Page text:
Gender parity is a topic often at the forefront of discussion, particularly in STEM (science, technology, engineering and math) careers – a field largely dominated by men. While women are making strides in the tech scene, gender equality remains something that needs to be addressed. A recent survey found that over 40 per cent of female students and young professionals do not believe that tech companies really want to hire women or that they know how to develop the skills required for a career in the field.
Fortunately, increasing inclusion and diversity in the workplace are becoming areas of high priority for many organizations.
This message has been reinforced by groups such as Women in Identity (WID), which promotes diversity in the identity industry and held the launch of its Canadian chapter last month in Toronto. With a large crowd of (over 400!) attendees, this event highlights the fact that championing women in the identity industry is picking up steam, and the DIACC is pleased to be a champion of the conversation. The importance of breaking biases and having identity be the focus of plans for digital transformation, is the prevailing message of WID, and we wholeheartedly agree.
International Women’s Day, held on March 8th each year, is a day that celebrates the social, economic, cultural and political achievements of women and girls, and raises awareness of the work that has yet to be completed.
We reached out to several female DIACC members to find out how more women can be encouraged to pursue careers in tech, and why, ahead of March 8, 2020, diversity and inclusion are of utmost importance. Here, they share their collective insights.
Inclusivity in the workplace
“As women working in and leading in male-dominated industries like digital identity and technology, we have a responsibility to create a path to success for the women coming up behind us,” said Michelle Johnston, Consultant, Government Strategy and Innovation at Equifax Canada Co. This could involve inviting a junior colleague to a meeting, asking her opinion during that meeting, or, where possible, influencing decisions to make the workplace more family-friendly (such as avoiding scheduling meetings after 4:00 pm to accommodate a mother leaving early to pick up her child from daycare).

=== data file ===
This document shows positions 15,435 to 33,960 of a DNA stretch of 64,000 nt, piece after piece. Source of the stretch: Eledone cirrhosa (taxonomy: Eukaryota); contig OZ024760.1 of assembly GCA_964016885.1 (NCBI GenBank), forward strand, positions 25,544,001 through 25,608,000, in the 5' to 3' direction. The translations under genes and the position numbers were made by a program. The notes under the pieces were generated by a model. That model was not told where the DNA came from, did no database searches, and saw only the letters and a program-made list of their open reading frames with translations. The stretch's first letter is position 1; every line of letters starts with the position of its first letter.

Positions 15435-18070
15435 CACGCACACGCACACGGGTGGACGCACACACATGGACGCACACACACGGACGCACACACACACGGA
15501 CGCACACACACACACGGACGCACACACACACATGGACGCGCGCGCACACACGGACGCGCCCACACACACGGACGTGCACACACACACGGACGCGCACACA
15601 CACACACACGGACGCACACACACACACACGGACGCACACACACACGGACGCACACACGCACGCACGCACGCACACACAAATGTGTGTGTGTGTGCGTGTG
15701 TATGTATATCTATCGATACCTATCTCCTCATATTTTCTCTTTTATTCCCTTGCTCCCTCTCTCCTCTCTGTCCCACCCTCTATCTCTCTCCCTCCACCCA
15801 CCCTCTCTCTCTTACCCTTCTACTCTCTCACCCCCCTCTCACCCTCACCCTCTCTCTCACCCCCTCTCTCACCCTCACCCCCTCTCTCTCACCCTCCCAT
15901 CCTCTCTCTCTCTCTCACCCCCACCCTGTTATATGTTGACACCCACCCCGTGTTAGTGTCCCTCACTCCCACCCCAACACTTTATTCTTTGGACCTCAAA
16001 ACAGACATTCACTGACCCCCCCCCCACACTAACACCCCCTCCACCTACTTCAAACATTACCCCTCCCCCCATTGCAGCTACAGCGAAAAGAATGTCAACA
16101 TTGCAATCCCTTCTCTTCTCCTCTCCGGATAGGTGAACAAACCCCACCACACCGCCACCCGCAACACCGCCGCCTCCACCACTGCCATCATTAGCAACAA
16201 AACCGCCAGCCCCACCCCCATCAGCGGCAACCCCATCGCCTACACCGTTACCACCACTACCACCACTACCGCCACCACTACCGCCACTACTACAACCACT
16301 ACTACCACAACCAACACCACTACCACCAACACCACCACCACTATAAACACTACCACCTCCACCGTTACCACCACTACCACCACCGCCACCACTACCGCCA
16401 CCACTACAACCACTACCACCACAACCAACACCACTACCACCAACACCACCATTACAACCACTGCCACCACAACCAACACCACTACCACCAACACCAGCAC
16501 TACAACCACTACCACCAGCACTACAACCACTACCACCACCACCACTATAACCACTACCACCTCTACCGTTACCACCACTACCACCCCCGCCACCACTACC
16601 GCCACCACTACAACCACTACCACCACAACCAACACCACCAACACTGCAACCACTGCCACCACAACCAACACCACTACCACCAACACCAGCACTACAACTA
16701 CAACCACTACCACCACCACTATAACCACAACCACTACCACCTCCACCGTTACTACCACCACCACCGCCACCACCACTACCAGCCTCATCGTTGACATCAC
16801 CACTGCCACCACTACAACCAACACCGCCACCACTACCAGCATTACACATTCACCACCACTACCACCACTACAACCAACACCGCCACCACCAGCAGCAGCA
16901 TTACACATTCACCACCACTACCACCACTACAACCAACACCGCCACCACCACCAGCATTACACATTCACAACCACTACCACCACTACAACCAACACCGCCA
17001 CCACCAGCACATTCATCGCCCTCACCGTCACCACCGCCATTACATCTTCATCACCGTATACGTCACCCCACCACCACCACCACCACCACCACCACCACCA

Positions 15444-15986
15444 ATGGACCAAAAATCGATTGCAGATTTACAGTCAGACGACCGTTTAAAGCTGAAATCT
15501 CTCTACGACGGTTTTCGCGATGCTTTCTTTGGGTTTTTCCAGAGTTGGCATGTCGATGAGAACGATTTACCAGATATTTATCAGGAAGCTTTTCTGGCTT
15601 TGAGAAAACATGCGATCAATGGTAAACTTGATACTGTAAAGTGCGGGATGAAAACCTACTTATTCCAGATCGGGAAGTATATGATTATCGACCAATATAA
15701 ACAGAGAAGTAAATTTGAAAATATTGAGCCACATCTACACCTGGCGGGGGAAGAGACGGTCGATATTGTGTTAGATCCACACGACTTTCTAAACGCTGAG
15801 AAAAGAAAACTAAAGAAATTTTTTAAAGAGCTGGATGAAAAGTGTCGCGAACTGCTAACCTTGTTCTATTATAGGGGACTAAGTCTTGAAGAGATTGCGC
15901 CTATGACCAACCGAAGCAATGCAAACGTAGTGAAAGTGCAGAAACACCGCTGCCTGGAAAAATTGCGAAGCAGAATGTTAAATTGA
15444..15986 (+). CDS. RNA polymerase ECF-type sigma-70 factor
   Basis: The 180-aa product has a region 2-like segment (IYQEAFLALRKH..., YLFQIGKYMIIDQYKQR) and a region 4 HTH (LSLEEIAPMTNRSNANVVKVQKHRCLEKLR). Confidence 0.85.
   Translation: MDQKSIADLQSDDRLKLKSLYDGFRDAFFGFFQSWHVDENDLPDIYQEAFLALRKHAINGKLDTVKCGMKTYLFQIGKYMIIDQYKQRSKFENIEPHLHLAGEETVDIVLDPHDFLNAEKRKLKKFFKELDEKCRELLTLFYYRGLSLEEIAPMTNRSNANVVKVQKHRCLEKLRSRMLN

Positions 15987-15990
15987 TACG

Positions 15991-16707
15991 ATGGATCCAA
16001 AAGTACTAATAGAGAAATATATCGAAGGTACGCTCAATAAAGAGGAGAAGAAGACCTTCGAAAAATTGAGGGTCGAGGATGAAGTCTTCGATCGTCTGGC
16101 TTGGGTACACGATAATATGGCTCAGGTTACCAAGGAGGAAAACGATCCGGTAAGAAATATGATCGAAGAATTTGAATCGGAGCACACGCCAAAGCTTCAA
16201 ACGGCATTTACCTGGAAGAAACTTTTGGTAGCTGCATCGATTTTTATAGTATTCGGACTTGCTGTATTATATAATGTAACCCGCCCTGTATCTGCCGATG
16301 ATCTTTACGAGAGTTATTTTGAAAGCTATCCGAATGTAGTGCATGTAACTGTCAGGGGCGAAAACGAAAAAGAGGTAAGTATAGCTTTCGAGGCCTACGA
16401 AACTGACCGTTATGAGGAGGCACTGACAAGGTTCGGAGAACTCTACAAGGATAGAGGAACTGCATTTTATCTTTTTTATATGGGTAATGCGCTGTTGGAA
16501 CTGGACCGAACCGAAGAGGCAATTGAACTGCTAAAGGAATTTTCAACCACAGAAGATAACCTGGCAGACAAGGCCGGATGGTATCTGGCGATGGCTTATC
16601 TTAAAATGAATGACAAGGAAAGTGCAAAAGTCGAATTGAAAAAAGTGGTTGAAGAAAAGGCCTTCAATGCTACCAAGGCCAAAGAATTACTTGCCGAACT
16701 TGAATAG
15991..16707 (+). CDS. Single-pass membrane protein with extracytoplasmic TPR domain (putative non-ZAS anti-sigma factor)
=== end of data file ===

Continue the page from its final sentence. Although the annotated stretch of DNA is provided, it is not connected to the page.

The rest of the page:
“There is a saying: “over mentored and under sponsored,” explained Sandra Trenevska, Senior Product Manager at Interac Corp. “Although women are being mentored, not many are advocating for us. We need more men to advocate for us. But for them to address the things that hold us back, we also need to be vocal regarding the challenges that we face.”
The importance of having diversity on teams
Collaboration is at the core of the DIACC’s DNA, as we benefit from the input and involvement of those across a diverse array of backgrounds – and from both the public and private sectors. Why is diversity so important, in a team setting?
Trenevska pointed to the importance of having diversity on teams, as products and services are not serving just one person. “As a product manager, when working with designers and developers, I make sure we use various methods and tools to better our understanding of the product from diverse perspectives,” she explained. “When I facilitate user research and testing, I always strive to have a representative sample of users to ensure we are being inclusive, from more obvious demographics, such as gender, age and ethnicity, to less common ones, such as skills, education, and accessibility.”
Carrie Forbes, Chief Strategy Officer at League Data Ltd., noted that perceptions surrounding the technology industry serves as one of its biggest barriers. “We tend to see a perception of a ‘brogrammer’ culture of young white males in hoodies in a back room, but that’s not what [tech] is at all – today it’s a vast community of skills, including the arts, which is my background,” she said. “Diversity of thinking, skills and experiences are needed in this space more than ever, and we really need women’s influence and points of view to be successful, especially in an area like identity.”
Words of wisdom for future leaders
“Show up and dive in – stay engaged, ask questions, and learn as much as you can,” advised Johnston. “The more you put into it, the more you will get out of it and that engagement and interest will be appreciated by the other women and men around the table.”
“In short, my advice is to be brave and face your fears,” said Trenevska. “Realizing you just did something you never thought you could is one of the best feelings.”
Forbes emphasized trusting your inner voice. “When you see an opportunity that energizes and excites you, don’t screen yourself out, or become disheartened by statistics – ask yourself, ‘why not me?’ – and go for it!”
This International Women’s Day, we want to thank you – our members, our digital identity trailblazers, for your continued commitment and support in driving digital identity forward, in Canada and around the world.